Traditionalists take note. Disc brakes are here to stay, at least for cyclocross. From pro-level models to the latest offerings for juniors, more and more bikes are coming equipped with discs. And with the growing number of riders on disc brakes there are more questions regarding care for disc brake components.
One of the most common things riders face is wear and replacement of disc brake pads. We’ve heard stories of riders going through a set of pads in a single race. Sure, riding conditions and style play a role, but is there more to it than that? Are there best practices when it comes to disc brake pads?
We spoke with representatives from TRP and SRAM and asked them a few questions about disc brake pads to get the official word on what’s the right things to do and when. [We reached out to Shimano as well, but as of this writing have not heard back from company representatives. – Ed Note.]
As mentioned above, since disc brakes have become more and more commonplace on cyclocross and gravel bikes, we’ve heard increasing anecdotal reports of riders wearing out pads in a single race or single ride. For riders facing particularly nasty conditions or long gravel races, is there a pad compound that’s preferable?
Bryce Olsen at TRP said that his company has found that while all of their brakes come with pads that are a semi-metallic compound great for general conditions “metallic compound pads have the longest wear life in adverse conditions,” a sentiment echoed by Nate Newton at SRAM.
Newton went on to explain that, “SRAM hydraulic road disc brakes come stock with steel-backed organic brake pads. These are the best option for most road riding conditions and offer the best balance of power and control,” before adding that the company produces “steel-backed sintered metallic brake pads for extremely muddy conditions.”
For those unfamiliar, sintered refers to the process of taking a powdered compound and forming into a solid through the application of pressure and heat, without destroying ot melting the given compound. Newton also told us that
“sintered metallic pads are longer wearing and are ideal for use when abrasive mud causes excessive pad wear. Keep in mind that while sintered pads offer better wear resistance, they do a poor job of dissipating heat. So for general road riding, organic brake pads are required to avoid brake fade. A long dry gravel race would still call for organic pads, which would not be in danger of wearing out. Metal sintered pads are only needed when water is added to abrasive materials like sand to create wet, gritty mud.”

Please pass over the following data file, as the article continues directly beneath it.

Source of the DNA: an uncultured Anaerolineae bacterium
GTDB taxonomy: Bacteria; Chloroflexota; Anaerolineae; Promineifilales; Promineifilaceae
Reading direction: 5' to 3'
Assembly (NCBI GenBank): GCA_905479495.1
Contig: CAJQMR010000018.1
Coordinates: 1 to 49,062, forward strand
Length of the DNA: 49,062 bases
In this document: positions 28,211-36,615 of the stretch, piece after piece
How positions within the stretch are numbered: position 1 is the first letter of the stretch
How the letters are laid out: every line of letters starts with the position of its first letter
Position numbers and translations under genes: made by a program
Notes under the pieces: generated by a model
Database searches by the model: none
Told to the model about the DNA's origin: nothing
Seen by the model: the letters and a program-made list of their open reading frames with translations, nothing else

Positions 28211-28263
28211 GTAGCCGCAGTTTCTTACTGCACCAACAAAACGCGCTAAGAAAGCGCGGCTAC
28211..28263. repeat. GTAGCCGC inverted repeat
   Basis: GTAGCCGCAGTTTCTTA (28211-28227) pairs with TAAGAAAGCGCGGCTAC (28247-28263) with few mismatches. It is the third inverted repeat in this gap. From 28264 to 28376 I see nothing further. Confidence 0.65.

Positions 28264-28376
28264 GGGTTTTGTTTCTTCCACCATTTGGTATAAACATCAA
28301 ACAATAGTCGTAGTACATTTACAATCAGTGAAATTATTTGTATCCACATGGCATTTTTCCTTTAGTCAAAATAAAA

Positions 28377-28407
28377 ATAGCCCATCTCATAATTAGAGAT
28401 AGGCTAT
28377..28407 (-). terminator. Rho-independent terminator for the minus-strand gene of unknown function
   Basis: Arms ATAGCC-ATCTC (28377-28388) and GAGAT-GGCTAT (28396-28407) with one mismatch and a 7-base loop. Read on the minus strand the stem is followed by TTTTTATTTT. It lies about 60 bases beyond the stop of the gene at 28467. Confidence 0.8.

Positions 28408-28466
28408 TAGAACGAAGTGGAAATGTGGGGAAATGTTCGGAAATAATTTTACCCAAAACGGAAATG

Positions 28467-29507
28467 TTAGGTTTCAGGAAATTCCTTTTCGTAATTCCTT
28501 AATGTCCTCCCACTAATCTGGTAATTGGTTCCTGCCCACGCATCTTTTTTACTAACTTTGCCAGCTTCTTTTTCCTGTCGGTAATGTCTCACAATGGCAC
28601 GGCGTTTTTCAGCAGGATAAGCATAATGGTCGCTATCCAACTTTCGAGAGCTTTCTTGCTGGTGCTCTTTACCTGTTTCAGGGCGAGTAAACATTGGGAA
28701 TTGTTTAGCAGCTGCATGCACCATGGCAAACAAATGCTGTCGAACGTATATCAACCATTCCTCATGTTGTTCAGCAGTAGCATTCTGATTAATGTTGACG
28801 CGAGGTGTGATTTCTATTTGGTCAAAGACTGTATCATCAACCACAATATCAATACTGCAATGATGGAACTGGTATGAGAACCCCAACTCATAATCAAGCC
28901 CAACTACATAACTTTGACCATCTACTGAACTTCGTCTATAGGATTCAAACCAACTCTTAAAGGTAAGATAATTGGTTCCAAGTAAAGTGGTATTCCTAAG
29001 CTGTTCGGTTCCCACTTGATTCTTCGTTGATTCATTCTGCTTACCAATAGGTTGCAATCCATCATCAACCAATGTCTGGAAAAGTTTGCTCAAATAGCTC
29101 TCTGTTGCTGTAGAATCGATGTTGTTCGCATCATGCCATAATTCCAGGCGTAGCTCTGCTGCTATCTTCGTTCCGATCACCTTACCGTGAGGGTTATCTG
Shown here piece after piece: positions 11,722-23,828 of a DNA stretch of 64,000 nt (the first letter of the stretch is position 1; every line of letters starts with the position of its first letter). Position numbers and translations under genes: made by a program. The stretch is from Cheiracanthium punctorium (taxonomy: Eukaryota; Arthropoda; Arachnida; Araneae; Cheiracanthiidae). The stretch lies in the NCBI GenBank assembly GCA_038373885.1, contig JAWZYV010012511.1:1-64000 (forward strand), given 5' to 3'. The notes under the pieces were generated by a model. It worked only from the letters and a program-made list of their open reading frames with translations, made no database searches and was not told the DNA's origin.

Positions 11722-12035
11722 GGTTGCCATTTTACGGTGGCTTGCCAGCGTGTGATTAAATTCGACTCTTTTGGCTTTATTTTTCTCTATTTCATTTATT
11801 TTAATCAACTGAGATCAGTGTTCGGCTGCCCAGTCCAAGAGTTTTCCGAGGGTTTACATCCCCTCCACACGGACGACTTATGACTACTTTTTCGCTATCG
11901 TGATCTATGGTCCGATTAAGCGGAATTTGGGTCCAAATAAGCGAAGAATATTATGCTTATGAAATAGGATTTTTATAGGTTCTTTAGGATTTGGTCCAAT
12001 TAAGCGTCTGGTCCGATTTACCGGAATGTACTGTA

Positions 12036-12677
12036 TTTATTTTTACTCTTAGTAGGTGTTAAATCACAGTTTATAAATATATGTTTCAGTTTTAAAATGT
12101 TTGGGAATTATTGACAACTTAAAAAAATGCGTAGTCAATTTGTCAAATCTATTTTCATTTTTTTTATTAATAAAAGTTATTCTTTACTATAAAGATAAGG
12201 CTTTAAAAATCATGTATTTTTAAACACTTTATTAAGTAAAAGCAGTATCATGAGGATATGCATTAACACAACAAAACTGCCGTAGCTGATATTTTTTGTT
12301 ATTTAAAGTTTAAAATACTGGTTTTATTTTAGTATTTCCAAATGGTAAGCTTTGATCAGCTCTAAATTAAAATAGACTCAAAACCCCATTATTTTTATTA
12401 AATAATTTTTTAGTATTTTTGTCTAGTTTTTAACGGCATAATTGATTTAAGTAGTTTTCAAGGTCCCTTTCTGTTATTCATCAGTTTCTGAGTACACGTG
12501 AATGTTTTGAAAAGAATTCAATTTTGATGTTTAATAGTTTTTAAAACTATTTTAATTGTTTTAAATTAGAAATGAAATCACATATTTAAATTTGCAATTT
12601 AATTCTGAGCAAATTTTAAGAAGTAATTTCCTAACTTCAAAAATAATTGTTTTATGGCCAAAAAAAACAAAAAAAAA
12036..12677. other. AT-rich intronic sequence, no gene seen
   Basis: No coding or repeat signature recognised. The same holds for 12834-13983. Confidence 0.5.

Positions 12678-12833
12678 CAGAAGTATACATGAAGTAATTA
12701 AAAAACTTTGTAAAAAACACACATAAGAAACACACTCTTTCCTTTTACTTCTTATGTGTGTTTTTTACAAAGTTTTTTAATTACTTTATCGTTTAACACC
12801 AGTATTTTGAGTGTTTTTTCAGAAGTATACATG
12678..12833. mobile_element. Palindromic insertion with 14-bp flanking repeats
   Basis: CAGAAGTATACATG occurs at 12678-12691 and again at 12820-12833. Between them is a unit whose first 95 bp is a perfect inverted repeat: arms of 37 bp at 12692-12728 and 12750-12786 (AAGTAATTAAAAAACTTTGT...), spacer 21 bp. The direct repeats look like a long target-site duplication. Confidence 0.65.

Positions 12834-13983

Given that pads can wear more quickly in adverse conditions, some of us here at Cyclocross Magazine as well as some readers have taken to carrying extra pads in a saddlebag or Camelbak. Some riders go so far as to install new pads before an event that they suspect is going to wear through the pads they currently have installed.
SRAM’s Newton was not convinced of the need to take such precautions saying that “[p]ad wear should be minimal during a long gravel event, so as long as there is still life in the pads, they are properly bedded in, and there will not be extreme mud during the event, it shouldn’t be necessary to run new pads or carry spares.”
However, TRP’s Olsen, was more pragmatic when we spoke of our preparedness. “I suppose carrying a spare set or two couldn’t hurt and won’t take up much space or weight in a saddle bag,” said Olsen before adding that
“[w]hether or not a rider should install new pads before an event is hard to judge definitively. There are many factors that come into play including weather and trail conditions, amount of descent, rider weight and riding style. Obviously the best situation would be to install new pads before every race, but each individual rider needs to assess the current condition of their brake pads and the course they will be riding.”
Determining when to replace pads may seem easy to some, but to those new to the technology, there may be some question. TRP’s recommendation is to replace pads when there is 0.8mm of pad material remaining. SRAM reaches a similar conclusion but measures differently saying that pads should be replaced when the thickness of the backing plate and pad material together gets down to 2.5mm. Newton also noted that SRAM rotors should be replaced when they reach 1.55 mm thickness.
Riders wanting to get the most out of their brake pads need to take care when installing them as well as when riding. Obviously, using the right pad in the right conditions is the best way to ensure the most use noted Olsen. That combined with “proper braking technique and not dragging the brake if you don’t need to can make them last longer,” he said.
Newton also pointed out that “[p]roper bed in of the pads and rotors is also a part of getting the maximum life out of your pads,” adding that riders should also “only use one pad material type on a given rotor, and occasionally check that your calipers are aligned and your pistons are advancing and retracting properly,” all of which can add to pad life.
Given the fact that some pad materials are best suited to certain situations, that is the smartest upgrade riders can make according to Olsen–the right pads for the right conditions; metallic pads for mud, organic pads for dry, normal conditions and semi-metallic pads for all-around riding, although they may wear quicker when the going gets rough. Newton says that SRAM recommends “organic pads for almost all conditions, but offer metal sintered pads for extreme mud.”
Caring for your equipment maintains proper component function and not only improves the longevity of your bike, but it helps ensure that you have a great ride every time. Stay tuned for more Mechanical Monday pieces as we look to help you keep your bike rolling. Next up we’ll be looking at general disc brake maintenance.